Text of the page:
Rules to Better Version Control with Git - 13 Rules
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Source control is the backup of your code, as well as your tool for tracking changes over time.
With source control, we can share project code and collaborate with other team members. Using it allows us to track changes, compare code, and even roll-back if required. Moreover, it keeps our code safe and that is the most important part.
It also helps you to do root cause analysis by finding out who made the change. Then, you can chat with them and get aligned on what caused the problem and what is the best solution moving forward. Remember, the person who made the change might have important knowledge that you don't know!
Don't just fix the problem, see who caused the problem and correct them. - Adam Cogan
Do you know the best way to manage NuGet packages with Git? You can get into all sorts of trouble by including your packages in source control.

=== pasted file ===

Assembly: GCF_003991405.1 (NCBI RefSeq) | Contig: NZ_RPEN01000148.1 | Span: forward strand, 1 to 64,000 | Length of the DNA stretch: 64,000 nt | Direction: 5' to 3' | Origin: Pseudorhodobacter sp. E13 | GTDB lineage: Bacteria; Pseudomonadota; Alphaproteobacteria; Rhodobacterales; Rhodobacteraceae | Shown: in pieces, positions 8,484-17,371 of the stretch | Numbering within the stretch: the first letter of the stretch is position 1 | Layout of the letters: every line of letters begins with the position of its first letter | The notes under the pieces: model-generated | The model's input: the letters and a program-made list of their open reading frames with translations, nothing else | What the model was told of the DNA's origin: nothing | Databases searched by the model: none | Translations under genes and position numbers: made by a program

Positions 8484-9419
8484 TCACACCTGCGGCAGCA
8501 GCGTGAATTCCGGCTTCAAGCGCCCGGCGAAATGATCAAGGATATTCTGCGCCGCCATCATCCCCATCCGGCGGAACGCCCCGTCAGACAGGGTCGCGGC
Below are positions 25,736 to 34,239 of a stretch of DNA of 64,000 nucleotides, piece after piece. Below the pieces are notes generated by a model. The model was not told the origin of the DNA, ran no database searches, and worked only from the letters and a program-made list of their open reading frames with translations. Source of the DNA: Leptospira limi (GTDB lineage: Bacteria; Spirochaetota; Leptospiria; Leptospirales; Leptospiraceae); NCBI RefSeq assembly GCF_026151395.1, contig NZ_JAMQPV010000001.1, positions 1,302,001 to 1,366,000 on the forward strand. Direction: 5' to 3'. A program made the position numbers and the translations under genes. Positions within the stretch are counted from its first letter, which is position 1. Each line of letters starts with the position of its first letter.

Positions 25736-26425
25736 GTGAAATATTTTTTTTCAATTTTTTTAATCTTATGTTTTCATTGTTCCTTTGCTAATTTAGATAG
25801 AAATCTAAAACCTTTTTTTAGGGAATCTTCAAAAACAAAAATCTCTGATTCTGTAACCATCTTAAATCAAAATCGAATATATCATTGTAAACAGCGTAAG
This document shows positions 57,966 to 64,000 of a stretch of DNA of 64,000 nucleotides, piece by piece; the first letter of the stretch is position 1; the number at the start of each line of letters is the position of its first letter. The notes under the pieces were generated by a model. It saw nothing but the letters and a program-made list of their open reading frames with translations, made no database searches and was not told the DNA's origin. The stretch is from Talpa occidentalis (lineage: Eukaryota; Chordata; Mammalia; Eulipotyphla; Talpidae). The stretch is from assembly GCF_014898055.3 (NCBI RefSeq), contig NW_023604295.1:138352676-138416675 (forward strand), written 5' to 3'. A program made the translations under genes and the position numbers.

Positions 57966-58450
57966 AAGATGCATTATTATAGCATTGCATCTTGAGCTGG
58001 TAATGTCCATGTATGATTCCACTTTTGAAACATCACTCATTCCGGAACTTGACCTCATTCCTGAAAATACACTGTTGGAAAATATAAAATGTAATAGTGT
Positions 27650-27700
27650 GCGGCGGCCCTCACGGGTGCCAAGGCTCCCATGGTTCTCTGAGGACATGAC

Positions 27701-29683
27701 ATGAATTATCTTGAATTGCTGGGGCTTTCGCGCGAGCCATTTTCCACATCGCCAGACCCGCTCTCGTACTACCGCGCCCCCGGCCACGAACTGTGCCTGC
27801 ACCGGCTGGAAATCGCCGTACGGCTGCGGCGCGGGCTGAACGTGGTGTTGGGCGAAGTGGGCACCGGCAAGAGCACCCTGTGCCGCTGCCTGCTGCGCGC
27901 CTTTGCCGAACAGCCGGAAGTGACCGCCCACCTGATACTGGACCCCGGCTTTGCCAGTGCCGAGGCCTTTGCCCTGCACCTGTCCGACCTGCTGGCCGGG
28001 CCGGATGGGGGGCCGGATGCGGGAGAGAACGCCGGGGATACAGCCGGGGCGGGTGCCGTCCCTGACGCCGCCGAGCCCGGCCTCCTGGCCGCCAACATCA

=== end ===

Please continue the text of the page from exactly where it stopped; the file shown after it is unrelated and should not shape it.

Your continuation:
** Do not check packages into Git **
The following are a few issues that are related to having your NuGet packages in source control:
- Over time the packages will grow to be too many and cloning the repository will be slow.
- You could get duplicate NuGet packages in your packages folder as new versions are updated.
- NuGet shows packages to update that have already been updated. This can happen if you have duplicate NuGet packages but they are different versions.
- It becomes harder to "clean" your solution of any unused package folders, as you need to ensure you don't delete any package folders still in use.
Nuget will automatically restore packages with out checking them in to source control
Beginning with NuGet 2.7, the NuGet Visual Studio extension integrates into Visual Studio's build events and restores missing packages when a build begins. This feature is enabled by default and packages.config will be automatically included in souce control.